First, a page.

I never got around to posting about the rest of my trip down to NOLA for the Katrina five-year commemoration (and paperback release of A.D.), so here it is:
Saturday was when the rain really came, and given the occasion, I couldn’t help but note the appropriateness of the weather. On my way to Cafe du Monde for a morning order of beignets, I almost walked right into former New Orleans mayor Ray Nagin in Jackson Square. He was just coming back from a "remote" interview, and I snapped a quick photo as I passed by. I dodged the drops back to my hotel before hailing a cab up to my first event of the day, a signing at the wonderful Octavia Books, where I had such an amazing event last year.
This time around the rain — and all the other anniversary events — conspired to keep the turnout for the signing pretty light, but that just gave me the chance to spend more time with the customers and staff. One guy I was thrilled to meet in person was G.K. Darby of Garrett County Press, publisher of Rob Walker‘s brilliant Letters from New Orleans. G.K. recently reworked my and Rob’s old collaboration Titans of Finance, producing a vibrant color edition for the iPad — a steal at $4.
While at Octavia, I had a great conversation with co-owner Judith Lafitte and the staff about the excellent HBO series Treme. After initially being "scared off" of the show by of the somber intensity of the first episode, I was coaxed into watching the rest of the season, and ended up really enjoying it — and admiring its creators. To my outsider’s eyes, I thought Treme did a really good job of capturing something essential about New Orleans — especially post-Katrina New Orleans. I know that native New Orleanians usually cringe when they see their city represented on film or TV, but for the most part, the "Octavians" agreed with my assessment of Treme. The thing I think Treme show-runner David Simon does really well is capture the special moments evoked by NOLA’s unique intersection of people, history, culture, and place.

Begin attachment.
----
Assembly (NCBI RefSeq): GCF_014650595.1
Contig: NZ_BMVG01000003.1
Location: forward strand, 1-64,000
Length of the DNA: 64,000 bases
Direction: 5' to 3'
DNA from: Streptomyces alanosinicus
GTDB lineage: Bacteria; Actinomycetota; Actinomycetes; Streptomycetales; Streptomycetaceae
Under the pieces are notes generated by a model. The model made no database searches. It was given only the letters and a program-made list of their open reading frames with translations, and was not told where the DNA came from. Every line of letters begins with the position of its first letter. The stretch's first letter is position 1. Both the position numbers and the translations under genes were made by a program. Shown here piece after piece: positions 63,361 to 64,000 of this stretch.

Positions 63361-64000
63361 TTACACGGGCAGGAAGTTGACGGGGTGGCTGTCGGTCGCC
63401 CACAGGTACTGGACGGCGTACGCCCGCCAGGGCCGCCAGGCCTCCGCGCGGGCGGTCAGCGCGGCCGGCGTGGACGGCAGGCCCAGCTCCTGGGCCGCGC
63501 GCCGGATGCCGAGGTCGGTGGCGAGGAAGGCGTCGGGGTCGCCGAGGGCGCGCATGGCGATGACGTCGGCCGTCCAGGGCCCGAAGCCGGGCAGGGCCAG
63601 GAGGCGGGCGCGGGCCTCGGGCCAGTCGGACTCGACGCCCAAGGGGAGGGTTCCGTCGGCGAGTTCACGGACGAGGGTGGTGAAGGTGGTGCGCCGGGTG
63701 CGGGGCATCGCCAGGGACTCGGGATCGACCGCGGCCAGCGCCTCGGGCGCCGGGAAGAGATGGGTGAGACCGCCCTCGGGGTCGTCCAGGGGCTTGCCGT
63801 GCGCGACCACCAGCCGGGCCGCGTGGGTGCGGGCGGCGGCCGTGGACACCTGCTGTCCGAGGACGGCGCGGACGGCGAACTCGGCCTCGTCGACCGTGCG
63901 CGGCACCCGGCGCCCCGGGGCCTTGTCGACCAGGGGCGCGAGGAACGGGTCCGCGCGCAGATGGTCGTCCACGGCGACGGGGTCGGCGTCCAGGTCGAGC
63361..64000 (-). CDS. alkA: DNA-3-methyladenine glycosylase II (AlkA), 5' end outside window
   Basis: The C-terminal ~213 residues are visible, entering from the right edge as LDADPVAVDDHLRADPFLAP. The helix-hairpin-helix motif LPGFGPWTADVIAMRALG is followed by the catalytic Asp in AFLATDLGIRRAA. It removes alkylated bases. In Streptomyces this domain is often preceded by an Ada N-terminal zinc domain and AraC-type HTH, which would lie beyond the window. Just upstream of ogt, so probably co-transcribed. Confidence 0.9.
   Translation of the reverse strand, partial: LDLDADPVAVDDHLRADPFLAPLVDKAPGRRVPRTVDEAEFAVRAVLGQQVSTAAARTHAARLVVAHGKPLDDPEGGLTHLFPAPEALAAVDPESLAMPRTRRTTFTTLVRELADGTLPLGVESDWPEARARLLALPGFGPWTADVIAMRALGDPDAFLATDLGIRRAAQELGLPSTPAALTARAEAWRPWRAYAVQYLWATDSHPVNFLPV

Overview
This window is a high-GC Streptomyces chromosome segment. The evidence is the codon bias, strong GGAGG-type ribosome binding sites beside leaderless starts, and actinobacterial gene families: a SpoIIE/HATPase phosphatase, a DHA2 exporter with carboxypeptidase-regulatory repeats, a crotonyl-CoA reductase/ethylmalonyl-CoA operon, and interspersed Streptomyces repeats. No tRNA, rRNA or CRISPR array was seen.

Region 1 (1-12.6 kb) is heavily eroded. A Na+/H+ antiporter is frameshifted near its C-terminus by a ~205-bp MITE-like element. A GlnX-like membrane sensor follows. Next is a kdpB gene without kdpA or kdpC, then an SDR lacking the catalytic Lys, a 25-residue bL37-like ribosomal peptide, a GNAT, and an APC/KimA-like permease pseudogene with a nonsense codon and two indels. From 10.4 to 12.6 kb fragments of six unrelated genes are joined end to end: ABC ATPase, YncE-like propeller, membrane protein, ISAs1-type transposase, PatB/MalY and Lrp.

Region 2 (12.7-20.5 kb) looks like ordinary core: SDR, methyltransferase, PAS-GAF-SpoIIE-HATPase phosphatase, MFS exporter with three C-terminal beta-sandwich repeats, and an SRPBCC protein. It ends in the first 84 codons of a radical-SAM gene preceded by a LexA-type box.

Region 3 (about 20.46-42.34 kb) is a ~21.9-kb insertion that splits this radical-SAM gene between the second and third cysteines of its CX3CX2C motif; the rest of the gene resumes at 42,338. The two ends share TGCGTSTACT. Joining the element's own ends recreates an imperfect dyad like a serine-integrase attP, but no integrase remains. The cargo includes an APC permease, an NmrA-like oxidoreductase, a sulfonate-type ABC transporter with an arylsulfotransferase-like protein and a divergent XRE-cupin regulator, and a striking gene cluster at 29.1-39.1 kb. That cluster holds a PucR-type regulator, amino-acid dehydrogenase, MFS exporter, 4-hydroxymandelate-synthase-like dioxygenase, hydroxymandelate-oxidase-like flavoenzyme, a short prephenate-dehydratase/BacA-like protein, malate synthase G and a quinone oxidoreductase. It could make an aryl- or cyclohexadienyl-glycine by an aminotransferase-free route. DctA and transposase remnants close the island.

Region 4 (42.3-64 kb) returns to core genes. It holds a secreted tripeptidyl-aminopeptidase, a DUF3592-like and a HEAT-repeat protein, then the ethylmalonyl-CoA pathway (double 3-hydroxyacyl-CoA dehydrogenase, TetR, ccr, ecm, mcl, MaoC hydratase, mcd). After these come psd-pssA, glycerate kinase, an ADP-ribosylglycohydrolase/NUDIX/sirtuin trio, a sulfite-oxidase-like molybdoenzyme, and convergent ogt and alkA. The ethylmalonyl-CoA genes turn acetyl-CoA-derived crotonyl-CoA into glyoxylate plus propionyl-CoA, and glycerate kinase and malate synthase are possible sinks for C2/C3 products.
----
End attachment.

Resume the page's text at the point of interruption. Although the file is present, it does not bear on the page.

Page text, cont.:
My new buddy Blake Boyd met me at Octavia and drove me to his place, located right near Commander’s Palace and eerily beautiful Lafayette Cemetary No. 1. From there, Blake, Ginette, and I grabbed a late lunch at one of my favorite NOLA joints, Juan’s Flying Burrito, where I gleefully chowed down on the Pork’n-Slaw taco. Mmmmm, mmm!
Then it was time to hit my second A.D. event of the night, the paperback release party at Crescent City Comics. CCC was A.D. character Leo’s comic shop of choice before the storm, but the hurricane and subsequent flooding ruined the place and forced it to close down. But last year, CCC reopened in a new Freret Street location — this time with Leo as a managing partner! It warms my hear to think that five years ago Leo lost his entire comic collection, and now he is co-owner of a comic book store. He and Michelle were at the store, of course, and the clouds parted just as the party began.
It was a great turnout, and I spent most of the two-plus hours signing books and chatting with readers. I particularly enjoyed talking to local cartoonist Caesar Meadows, who edited the excellent FEAST anthology which I had a piece in. I also got to meet in person Sean Mallin, whose academic article "Steps to Nowhere? Rebuilding Haunted Landscapes in New Orleans," inspired the piece I did for FEAST.
Blake and Ginette graciously drove me back to my hotel after the party, but as we were driving down Freret Street I noticed something: a boxing gym with apartments above. Suddenly, it struck me that this was the house A.D. character Denise lived in when the storm hit. Denise having told me in such exquisite and chilling detail about her traumatic experiences there during the storm, I felt like I knew the place even though I had never never seen it in person before. Not having photos to work from, and having drawn A.D. before Google Maps with Street View had made it to New Orleans, I had drawn it from my imagination. Of course the actual building was much cooler than what I came up with, damn it! (See photos below.) if I ever do a special anniversary edition, I’ll go back and redraw all the panels with exteriors of her place.
I spent a few minutes outside, peering up at the residential windows above, contemplating the scene and how it would have appeared back on August 29, 2005…
Blake & Ginette
Denise’s former abode
My lame imagining